Apr 042014
Proofreading difficulties

Proofreading: this writer’s bane

Recently, a professional editor edited my manuscript. His work underscored a fact I’ve already faced. I suck at proofreading. (Before you gleefully start looking for errors, I have to confess that John and/or Justin look over my posts before I publish them.)

One repeated error arose from my ignorance of a grammar rule. You’re all probably aware that when I own up to being related to Aunt Nancy, she becomes my aunt Nancy. I wasn’t.

Sadly, perhaps even pathetically, beyond that, he found tons of little errors that I just didn’t see. In seventeen versions of my manuscript, they all escaped my notice. I was careful and gave myself breaks from my writing. Even as I had a Microsoft voice read each page to me, I still missed them.

Obviously, I need to hope that my book makes enough money for me to hire professional editors for all my future writing endeavors.

Until that happens, I need to improve my proofreading. Googling “improve your proofreading skills” quickly helped me isolate my problem. (That was sarcasm.) DailyWritingTips.com notes “concentration is key.” As every member of my family is “distractible,” that advice is more depressing than helpful. Knowing I need to concentrate better doesn’t help me do it.

Helpful Tips on Improving Proofreading Skills

Here are two tips that I’ve found that don’t require medication or personality change.

Pretend: Purdue University’s Online Writing Lab (OWL) suggests role-playing. By that, they don’t mean hi-jinx to distract yourself (and others) from your writing. Rather they mean putting yourself in your audience’s shoes, or at least in their mindset. I tried this. Though tiny typos still get by me, it helps me catch places where my writing is unclear or redundant.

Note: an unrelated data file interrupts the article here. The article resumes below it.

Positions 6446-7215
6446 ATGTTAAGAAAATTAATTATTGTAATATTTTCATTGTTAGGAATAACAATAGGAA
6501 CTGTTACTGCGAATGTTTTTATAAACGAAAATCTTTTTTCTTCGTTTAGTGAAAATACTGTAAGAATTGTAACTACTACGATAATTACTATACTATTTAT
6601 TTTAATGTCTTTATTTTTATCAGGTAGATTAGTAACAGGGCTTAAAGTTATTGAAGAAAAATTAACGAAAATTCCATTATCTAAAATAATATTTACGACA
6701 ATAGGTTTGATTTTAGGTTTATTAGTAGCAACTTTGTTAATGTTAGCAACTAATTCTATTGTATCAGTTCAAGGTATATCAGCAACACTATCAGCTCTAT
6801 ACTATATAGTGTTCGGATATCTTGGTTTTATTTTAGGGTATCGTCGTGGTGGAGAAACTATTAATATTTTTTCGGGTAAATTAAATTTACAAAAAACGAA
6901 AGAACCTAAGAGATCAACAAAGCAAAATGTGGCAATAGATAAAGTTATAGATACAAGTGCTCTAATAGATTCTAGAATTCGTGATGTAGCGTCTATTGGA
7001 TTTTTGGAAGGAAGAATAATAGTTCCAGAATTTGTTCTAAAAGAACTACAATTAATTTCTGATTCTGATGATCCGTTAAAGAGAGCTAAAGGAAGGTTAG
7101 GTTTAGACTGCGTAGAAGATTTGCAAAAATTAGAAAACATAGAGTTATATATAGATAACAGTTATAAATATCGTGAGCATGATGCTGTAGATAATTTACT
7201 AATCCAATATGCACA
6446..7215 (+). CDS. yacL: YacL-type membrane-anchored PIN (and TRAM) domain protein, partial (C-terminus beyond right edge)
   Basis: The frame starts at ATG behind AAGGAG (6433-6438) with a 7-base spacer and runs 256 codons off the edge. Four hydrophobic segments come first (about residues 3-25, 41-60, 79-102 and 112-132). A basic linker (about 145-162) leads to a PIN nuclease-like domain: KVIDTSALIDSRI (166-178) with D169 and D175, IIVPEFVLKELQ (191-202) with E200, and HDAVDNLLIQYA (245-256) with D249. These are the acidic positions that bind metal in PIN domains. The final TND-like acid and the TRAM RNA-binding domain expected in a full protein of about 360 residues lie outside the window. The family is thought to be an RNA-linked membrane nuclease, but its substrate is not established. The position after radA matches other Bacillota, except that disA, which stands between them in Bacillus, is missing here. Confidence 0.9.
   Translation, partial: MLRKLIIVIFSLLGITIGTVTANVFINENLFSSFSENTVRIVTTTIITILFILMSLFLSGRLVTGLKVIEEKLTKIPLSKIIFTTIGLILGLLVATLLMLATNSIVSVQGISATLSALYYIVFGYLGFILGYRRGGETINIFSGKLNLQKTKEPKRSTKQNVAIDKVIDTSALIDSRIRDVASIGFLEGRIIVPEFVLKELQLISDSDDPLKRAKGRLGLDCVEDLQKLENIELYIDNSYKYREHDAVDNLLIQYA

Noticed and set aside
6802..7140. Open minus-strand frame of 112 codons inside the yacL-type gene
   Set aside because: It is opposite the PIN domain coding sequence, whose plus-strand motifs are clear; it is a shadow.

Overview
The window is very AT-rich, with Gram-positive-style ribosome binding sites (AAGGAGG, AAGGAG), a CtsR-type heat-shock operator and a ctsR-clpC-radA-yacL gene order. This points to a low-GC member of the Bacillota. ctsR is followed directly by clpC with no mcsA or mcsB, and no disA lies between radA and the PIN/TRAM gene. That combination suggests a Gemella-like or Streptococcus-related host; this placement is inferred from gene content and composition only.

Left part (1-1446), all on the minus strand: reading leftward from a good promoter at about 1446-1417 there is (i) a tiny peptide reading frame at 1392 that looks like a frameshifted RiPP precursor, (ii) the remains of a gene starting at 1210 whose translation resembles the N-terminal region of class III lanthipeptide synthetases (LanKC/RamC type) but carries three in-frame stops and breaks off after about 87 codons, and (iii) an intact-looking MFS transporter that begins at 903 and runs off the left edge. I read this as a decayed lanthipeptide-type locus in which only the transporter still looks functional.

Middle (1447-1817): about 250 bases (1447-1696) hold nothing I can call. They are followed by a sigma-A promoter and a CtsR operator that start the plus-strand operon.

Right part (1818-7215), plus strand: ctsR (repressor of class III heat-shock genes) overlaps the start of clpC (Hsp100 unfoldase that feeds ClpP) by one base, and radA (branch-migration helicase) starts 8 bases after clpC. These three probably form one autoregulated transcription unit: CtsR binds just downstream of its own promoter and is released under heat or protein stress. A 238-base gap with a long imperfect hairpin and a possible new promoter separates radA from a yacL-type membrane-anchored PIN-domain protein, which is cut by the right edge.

Proofread backwards: I’ve read this so many places that I’m not sure who to credit for the idea. Honestly, I found this incredibly tedious and frustrating for a manuscript. However, for a post of 300-400 words, it is helpful.

Your Turn:

What works for you? Please comment; I could really use the advice.


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LAURA HEDGECOCK is an author, freelance writer, speaker, and webmaster. Her passion is telling stories and helping others tell theirs. That passion led to her latest book Memories of Me: A Complete Guide to Telling and Sharing the Stories of Your Life and her website and blog, TreasureChestofMemories.com. When she’s not writing, she enjoys spending time with her husband and two nearly-adult sons (and her Springer Spaniel), playing soccer, nature photography, and finding her roots—which might explain her messy house.

  2 Responses to “Proofreading Skills or Lack Thereof”

  1. Wait…it’s “aunt Nancy”, not “Aunt Nancy”!?!? When did this happen?

    • I don’t know when, but I even checked with my friend who’s a PhD in English and teaches Business English. (Not that I would second guess a professional editor.) Here’s what she said:

      This is an annoying one and it never looks right to me either. Here’s the rule from Purdue’s Online Writing Lab:


      Capitalize family relationships only when they are used as part of a person’s title.

      I don’t like the looks of “My aunt Trudy” though I can see the accuracy of “My aunt, Trudy” or “My aunt, Trudy Barker….” But without the comma, it looks wrong to me.

      My preference is captured in this version of the rule from Library Online: http://www.libraryonline.com/default.asp?pID=48

      Family – Uncle, Aunt, Cousin – Capitalize these and other family terms when used with a proper noun, but not when used as a possessive pronoun.

      Her main takeaway was to write around it whenever possible.

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